Choosing the correct degree is an important choice for a prospective student, because the decision will affect not just the three years they study at a University, but also their future career. The University of Plymouth offer many opportunities for students to visit the campus in Plymouth. Today is an applicant day, which are invite-only events for University of Plymouth offer holders. The experience is subject specific and tailored to give you the chance to explore your chosen course and the University in much more detail.
The schedule events for applicants to the centre of mathematical sciences includes a subject talk, and a sample lecture. There is plenty of time available for prospective students to talk to staff and our current students.
The miracle of the appropriateness of the language of mathematics for the formulation of the laws of physics is a wonderful gift which we neither understand nor deserve. We should be grateful for it and hope that it will remain valid in future research and that it will extend, for better or for worse, to our pleasure, even though perhaps also to our bafflement, to wide branches of learning.
In the UK the body that provides teaching qualifications is the Higher Education Authority. It is normal for a new lecturer to study for a year to obtain the Fellowship of the HEA. The next level of Fellowship is senior Fellow of the HEA. We are pleased to announce that Dr John Eales, Associate Head (Teaching and Learning) in the School of Computing, Electronics and Mathematics at the University of Plymouth has been awarded Senior Fellow of the HEA.
On Tuesday there was a career conference for mathematics students at the University of Plymouth. Nine speakers who worked in variety of fields, shared their career experiences and how mathematics had helped them. Many of the speakers had graduated from our school.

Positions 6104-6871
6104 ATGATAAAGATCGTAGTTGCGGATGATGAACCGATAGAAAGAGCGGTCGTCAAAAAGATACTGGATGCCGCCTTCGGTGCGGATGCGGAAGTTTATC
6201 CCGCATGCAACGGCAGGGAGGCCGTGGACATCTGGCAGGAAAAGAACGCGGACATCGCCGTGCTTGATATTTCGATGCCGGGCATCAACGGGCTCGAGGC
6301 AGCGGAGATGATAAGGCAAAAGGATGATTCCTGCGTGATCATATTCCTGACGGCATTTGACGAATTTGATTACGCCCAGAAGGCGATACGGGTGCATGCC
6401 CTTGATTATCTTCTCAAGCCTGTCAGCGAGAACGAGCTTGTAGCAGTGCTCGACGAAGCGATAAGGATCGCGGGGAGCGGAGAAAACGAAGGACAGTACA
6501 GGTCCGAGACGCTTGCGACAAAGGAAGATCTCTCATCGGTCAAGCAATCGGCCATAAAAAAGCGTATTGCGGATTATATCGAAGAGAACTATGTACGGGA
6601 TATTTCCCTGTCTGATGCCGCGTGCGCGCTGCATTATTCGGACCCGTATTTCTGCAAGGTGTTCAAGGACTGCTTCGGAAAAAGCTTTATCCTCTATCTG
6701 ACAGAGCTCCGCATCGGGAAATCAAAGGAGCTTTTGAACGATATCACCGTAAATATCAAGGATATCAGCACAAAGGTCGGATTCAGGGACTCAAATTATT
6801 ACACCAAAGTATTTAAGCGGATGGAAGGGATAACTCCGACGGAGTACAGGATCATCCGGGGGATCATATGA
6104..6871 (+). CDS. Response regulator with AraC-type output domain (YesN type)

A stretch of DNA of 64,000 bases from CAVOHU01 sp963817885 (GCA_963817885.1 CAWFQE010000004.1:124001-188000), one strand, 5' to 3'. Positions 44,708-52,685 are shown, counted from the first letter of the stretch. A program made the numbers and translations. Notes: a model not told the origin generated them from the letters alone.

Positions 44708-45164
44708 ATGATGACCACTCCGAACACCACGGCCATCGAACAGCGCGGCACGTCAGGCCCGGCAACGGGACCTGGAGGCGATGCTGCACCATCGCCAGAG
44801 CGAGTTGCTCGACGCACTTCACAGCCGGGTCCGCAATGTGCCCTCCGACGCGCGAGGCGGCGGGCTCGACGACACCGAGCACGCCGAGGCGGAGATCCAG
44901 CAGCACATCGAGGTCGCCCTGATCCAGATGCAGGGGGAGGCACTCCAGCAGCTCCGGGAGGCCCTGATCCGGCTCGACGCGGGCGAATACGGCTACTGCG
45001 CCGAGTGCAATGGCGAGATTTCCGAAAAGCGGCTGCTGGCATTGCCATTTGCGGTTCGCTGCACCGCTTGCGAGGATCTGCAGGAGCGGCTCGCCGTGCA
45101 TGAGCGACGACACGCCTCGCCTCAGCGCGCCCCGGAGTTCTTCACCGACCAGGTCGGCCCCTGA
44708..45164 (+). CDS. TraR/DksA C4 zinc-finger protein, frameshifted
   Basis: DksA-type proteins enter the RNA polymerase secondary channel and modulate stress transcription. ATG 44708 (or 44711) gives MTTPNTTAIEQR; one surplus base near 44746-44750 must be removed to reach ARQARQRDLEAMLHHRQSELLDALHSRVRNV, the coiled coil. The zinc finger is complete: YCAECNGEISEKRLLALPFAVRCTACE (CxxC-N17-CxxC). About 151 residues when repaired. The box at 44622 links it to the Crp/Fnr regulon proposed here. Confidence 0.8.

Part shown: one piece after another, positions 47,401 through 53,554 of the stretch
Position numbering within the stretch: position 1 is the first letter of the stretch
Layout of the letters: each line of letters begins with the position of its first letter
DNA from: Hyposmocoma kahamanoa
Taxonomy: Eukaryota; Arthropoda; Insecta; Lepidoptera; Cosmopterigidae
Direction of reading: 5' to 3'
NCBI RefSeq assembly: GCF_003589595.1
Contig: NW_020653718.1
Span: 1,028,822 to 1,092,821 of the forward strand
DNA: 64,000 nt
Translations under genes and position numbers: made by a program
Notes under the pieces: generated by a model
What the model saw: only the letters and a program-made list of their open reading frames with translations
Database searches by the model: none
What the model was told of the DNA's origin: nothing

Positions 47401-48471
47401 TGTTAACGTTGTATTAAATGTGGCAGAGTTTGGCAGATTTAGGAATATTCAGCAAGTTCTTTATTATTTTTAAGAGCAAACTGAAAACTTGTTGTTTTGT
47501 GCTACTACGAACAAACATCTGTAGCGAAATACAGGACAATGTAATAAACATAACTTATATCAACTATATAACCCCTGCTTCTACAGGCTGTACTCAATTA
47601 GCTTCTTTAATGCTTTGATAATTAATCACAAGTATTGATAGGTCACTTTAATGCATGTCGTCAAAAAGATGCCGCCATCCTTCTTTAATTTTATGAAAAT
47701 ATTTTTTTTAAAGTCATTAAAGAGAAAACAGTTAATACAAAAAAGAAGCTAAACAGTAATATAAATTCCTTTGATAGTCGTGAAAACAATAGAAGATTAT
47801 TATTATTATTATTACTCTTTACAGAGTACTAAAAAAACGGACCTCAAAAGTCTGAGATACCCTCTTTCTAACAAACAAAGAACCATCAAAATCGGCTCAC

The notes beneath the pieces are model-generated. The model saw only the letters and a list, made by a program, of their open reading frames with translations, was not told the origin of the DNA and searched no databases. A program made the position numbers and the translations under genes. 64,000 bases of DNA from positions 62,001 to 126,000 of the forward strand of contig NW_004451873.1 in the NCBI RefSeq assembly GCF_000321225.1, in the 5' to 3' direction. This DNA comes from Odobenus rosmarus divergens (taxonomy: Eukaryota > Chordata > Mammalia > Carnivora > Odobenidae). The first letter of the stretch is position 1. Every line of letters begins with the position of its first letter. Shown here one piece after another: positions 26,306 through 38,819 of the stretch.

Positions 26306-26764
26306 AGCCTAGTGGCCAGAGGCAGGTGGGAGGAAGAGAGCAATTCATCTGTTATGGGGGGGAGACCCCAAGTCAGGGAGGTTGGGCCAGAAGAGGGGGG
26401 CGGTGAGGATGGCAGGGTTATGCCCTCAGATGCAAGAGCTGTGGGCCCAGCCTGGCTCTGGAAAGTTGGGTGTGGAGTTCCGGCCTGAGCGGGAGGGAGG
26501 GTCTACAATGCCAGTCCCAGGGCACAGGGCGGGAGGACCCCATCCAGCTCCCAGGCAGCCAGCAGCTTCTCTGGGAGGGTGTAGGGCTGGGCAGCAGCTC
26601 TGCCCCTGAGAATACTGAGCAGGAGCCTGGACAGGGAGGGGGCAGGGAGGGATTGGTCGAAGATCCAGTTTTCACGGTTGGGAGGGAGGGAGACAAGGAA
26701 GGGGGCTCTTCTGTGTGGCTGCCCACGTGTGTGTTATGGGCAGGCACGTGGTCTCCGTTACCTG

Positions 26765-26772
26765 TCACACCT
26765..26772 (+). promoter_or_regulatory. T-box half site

Mathematical Sciences at Plymouth will be hosting the CERN senior research fellow Maxwell Hansen next week, collaborating with Antonio Rago and Argia Rubeo.
He will also be presenting a seminar in the theoretical physics seminar:
Title: Multi-hadron observables from lattice QCD
The strong force is governed by a mathematical framework called quantum
chromodynamics (QCD). The building blocks of QCD are quarks and gluons,
and the interactions of these constituents leads to a rich variety of
observed phenomena. A particularly intriguing aspect of QCD physics is
the nature and behavior of resonances, short-lived states that decay via
the strong force. In this talk I will discuss progress in studying these
states, by calculating multi-hadron scattering observables. This by
achieved by combining field-theoretic ideas with large scale numerical
calculations based in lattice QCD. In particular, I will focus on the
idea of using the finite volume required for numerical calculations as a
tool, rather than an unwanted artifact, to extract dynamical observables
such as two- and three-hadron scattering amplitudes.
The following article was included in a newsletter for the faculty of science and engineering.
Dr Yinghui Wei recently visited China for student recruitment. She attended the University of Plymouth’s graduation ceremony in Beijing where she provided translating support and presented the graduates. After this, she visited six universities where she gave outreach talks to promote the University of Plymouth and its mathematics and statistics programmes, as well as research presentations to staff and students. She met with key academics and international officers in Chinese universities, to discuss recruiting Chinese students to study mathematics and statistics as well as other disciplines in Plymouth.
Typically a student will do a research project in the final year of degree in mathematics. This will involve research into a topic, a presentation and writing a report on the research. The very best reports are published in a journal such as the Plymouth Student Scientist.
This year two students have had their work published: